OSCODA – The Mitten State boasts a bounty of opportunities within its waters and forests. It has consistently been a draw for hunters and anglers, including Jimmy Gretzinger, owner of the “Michigan Out of Doors” television show.
At the request of those from the Alpena Community College (ACC) Oscoda Campus, he gave a presentation on Sept. 16 at the Warrior Pavilion of Ken Ratliff Memorial Park. He served as the speaker for the latest ACC Talks event, a quarterly series which was initiated last year by the campus’s Director, Dr. Marvin Pichla.
Gretzinger’s appearance provided a welcome respite during a year which has seen the cancellation of a multitude of normally scheduled activities.
His anecdotes were lighthearted and entertaining, but also informative. Gretzinger’s humorous tales of his outdoor excursions resonated with the audience, and it’s clear that his personality would be welcome at any Michigander’s deer camp or favored fishing spot.
In fact, as a lifelong fan of “Michigan Out of Doors,” Pichla said he knew there would be a lot of people interested in attending the most recent ACC Talks. So, approval was sought from the township to host the event at the Warrior Pavilion instead of the college, in order to accommodate more people and still maintain a safe social distance.
Gretzinger’s presentation covered a number of topics, but the audience took away a few key points, in particular. One item he stressed is that sportsmen and women have to do a better job of telling their stories – and no, he wasn’t necessarily referring to the “stories” where one embellishes the size of the fish they caught or the buck that got away.
While people love to both hear and tell such tales, he said he believes that outdoor enthusiasts should also explain why they enjoy hunting and fishing.
For instance, if someone were to show him a photo of a pile of bluegill they caught, or a nice deer they took down, it would pique his interest and he would be excited because he knows what goes into something like that. But to someone who is not a hunter, he said they’re going to wonder why they’re being shown a photo of a “dead critter with its tongue sticking out.”
Gretzinger says there is quite an overlap of why people like to hunt and fish, that those who do not partake can actually really understand and get behind. It’s up to the sportsmen and women, though, to explain why they do what they do, and to share it in a way that others can understand.
For Gretzinger, personally, spending time with friends and family is one of the top reasons he loves to hunt and fish. He said he has a small cabin in Cheboygan County which is nice to stay at from time to time, but it isn’t until the friends start pouring in around mid-November when the cabin really transforms into “deer camp,” which he likened to the best place on earth. “But it’s about who is there. So, any time with friends and family is a huge reason why we like to hunt and fish.”
Another driving force behind his passion for the outdoors, he says, is that it allows him to unplug from the craziness of life and forget about the phone for a while. There isn’t much reception in remote hunting areas, anyway. “And that’s awesome,” he expressed.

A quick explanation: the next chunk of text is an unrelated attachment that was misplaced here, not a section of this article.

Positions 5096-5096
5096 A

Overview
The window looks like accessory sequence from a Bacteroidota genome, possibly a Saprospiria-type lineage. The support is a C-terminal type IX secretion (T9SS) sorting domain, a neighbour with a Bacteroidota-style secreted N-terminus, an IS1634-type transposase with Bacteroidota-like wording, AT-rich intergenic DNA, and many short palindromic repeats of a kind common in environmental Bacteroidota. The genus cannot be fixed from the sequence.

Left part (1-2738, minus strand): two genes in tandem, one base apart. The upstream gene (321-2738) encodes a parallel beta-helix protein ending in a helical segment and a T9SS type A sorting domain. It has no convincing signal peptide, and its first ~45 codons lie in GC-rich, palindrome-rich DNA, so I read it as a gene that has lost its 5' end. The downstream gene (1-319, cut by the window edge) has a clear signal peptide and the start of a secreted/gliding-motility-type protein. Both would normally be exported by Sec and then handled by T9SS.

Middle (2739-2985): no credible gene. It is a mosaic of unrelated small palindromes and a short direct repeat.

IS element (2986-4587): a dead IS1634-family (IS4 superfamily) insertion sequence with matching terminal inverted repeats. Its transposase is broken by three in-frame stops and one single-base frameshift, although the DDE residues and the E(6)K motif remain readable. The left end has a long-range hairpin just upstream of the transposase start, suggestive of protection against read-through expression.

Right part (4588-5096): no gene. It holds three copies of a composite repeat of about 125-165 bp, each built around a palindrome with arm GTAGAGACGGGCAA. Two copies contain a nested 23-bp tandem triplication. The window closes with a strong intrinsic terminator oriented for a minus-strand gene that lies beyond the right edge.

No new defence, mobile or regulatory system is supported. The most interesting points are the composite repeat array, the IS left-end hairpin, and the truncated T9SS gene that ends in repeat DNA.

Having an adventure and simply taking in the experience of hunting or fishing is another example Gretzinger listed. He said that when you step out of your vehicle, and you go into a duck marsh or venture into a trout stream, you don’t know what’s going to happen. “And that’s just an adventure.”
When these types of experiences are explained to others, “That’s something we can all understand, even if we’re not hunters or fishers,” he says.
However, he adds that a lot of times, people who tell their stories can gloss over some of the things that non-hunting and non-fishing folks might really want to hear about.
Gretzinger said that by sharing why people like to hunt and fish – and doing so in a way that is relatable for others – there are two main, positive things which he believes can happen.
“One, they may want to try hunting and fishing,” he pointed out. “And if you’re here, and you love the outdoors, and you’ve taken someone new with you into the outdoors, I’m telling you what, it is so awesome to experience the outdoors again through somebody’s eyes for the first time.”
As for the second item, Gretzinger says that sooner or later, people are going to be voting on something which is hunting or fishing related. So, if those from the outdoor world start sharing why they love to do this – such as a pheasant hunting trip that allows them to spend time with their children – then others can see that there is much more involved in these kinds of activities.
He encouraged the hunters and anglers in the audience to tell their stories to whoever will listen, so they can understand more of the reasons behind this. He added that he thinks it would go a long way in preserving the outdoor legacy which exists in Michigan.
Gretzinger has plenty of experience in this realm and, while growing up in Ludington, he would tag along during his father’s hunting and fishing adventures.